A new twist on doing state income taxes this year involved River Forest’s red-light cameras at Harlem and North avenues. My expected $400 refund from Illinois was hijacked by River Forest for two tickets at that intersection. I got a letter from the state saying some new law has them holding refunds for local governments who say they are owed.
Another classic moment in Illinois taxing. I have never been a fan of the red-light program, but this letter was a surprise because I had never received a ticket in the mail. After digging around on the River Forest website, I was able to finally find what they wanted money for. It was two tickets, from a year ago, when my son was driving the family car.
Several things about this are wrong. First off, if the red light program is about safety, my son was doing something unsafe and no one tells us for a year? How can any corrective action take place? It can’t. If an officer issued a ticket, everyone would know about it, but no ticket is seen, so no lesson learned.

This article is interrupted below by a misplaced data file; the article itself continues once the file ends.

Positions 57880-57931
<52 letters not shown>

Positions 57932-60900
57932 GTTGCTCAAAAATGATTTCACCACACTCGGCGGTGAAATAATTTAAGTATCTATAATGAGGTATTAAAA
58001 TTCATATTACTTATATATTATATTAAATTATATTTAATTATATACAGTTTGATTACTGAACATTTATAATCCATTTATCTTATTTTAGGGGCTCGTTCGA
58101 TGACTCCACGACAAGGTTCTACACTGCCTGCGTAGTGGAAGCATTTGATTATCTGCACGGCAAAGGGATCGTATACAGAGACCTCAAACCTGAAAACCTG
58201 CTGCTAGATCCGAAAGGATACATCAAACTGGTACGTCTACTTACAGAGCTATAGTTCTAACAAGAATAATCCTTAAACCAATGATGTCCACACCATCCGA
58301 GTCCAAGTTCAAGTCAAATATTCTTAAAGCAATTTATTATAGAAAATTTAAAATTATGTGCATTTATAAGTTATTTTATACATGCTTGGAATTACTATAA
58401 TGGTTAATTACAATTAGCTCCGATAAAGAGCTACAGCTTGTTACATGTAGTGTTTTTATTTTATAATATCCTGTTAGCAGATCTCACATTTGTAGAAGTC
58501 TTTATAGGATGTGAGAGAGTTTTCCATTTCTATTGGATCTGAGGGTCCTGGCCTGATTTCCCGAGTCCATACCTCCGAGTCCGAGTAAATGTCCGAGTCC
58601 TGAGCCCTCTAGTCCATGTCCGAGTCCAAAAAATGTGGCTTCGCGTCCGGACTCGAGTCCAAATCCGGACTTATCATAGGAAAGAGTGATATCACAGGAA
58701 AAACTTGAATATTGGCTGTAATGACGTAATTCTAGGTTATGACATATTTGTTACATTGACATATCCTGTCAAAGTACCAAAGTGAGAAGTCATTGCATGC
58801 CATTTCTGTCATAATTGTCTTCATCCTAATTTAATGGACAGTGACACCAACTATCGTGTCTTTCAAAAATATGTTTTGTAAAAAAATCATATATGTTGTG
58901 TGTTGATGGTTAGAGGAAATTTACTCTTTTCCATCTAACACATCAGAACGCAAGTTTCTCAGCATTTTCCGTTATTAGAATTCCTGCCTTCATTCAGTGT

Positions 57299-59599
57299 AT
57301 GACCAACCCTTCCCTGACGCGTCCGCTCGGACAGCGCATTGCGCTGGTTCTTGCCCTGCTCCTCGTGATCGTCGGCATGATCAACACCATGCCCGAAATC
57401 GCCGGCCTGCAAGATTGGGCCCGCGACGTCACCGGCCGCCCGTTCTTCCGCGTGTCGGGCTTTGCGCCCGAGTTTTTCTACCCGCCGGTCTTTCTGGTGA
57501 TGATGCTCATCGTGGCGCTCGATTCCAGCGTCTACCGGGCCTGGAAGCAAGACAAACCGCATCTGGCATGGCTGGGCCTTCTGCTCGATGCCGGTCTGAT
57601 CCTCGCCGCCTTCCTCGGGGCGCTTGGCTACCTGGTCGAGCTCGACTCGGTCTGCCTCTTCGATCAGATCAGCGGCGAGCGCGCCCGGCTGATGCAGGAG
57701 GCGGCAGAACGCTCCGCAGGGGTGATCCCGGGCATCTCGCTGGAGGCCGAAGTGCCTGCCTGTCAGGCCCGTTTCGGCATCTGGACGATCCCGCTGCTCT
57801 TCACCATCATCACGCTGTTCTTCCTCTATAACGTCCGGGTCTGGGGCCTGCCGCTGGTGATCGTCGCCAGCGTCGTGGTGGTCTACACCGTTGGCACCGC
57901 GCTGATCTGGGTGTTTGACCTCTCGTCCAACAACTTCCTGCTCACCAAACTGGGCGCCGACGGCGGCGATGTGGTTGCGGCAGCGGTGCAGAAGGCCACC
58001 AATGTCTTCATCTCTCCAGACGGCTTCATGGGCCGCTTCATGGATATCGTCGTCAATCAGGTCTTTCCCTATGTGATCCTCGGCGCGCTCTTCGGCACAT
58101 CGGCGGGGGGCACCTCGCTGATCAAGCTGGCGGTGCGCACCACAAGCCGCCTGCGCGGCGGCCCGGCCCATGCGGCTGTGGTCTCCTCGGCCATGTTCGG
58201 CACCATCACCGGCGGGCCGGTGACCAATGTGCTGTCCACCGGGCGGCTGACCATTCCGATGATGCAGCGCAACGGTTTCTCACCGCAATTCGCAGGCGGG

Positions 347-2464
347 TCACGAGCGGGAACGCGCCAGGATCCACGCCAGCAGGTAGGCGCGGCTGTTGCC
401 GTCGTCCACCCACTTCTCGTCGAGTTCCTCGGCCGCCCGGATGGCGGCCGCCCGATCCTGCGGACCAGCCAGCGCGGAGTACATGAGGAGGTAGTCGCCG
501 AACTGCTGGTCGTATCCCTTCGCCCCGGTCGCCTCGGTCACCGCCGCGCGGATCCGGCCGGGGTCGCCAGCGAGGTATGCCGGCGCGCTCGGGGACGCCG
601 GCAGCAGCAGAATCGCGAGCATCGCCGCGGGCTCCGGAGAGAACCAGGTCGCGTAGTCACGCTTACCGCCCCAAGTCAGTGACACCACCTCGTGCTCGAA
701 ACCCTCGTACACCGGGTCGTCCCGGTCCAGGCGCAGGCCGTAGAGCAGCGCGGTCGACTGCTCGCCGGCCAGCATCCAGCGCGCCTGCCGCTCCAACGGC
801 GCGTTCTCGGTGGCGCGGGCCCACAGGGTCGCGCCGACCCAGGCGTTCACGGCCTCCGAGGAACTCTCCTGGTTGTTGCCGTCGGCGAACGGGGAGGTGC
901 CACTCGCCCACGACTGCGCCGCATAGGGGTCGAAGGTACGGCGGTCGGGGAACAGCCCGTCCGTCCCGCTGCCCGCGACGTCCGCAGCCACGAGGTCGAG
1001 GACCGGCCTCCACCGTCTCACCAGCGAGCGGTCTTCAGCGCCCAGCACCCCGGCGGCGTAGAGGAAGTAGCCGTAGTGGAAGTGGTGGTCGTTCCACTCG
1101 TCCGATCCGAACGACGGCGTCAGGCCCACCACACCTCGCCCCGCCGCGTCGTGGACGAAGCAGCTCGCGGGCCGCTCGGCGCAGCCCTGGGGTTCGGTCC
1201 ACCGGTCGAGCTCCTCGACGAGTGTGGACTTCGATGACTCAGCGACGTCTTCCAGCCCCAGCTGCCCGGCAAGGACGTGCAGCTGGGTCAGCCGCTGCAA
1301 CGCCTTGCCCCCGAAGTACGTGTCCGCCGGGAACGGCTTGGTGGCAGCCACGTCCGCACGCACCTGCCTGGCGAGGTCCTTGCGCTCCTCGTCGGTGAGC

Did my son perhaps hide the tickets from me? He never knew he even got a ticket. Let alone a second one. Somehow River Forest knows my address now but did not back in April when these tickets happened? How does that happen? River Forest clearly wants to make money from these tickets. But if they do not mail you a ticket, they can then jack up the fee by a couple hundred percent so they make even more money.
So their strategy may very well be to issue these tickets in a sloppy way and increase their revenue. Try to defend yourself from that. It is impossible to prove you never got a ticket in the mail when it happens to you.
Finally, income tax in Illinois is now tied to moving violations in a car driven by other people, not involved in earning the income being taxed. Yes it was my son and it was my car, but this is going to be happening to other people around here.
The red-light program has nothing at all to do with safety.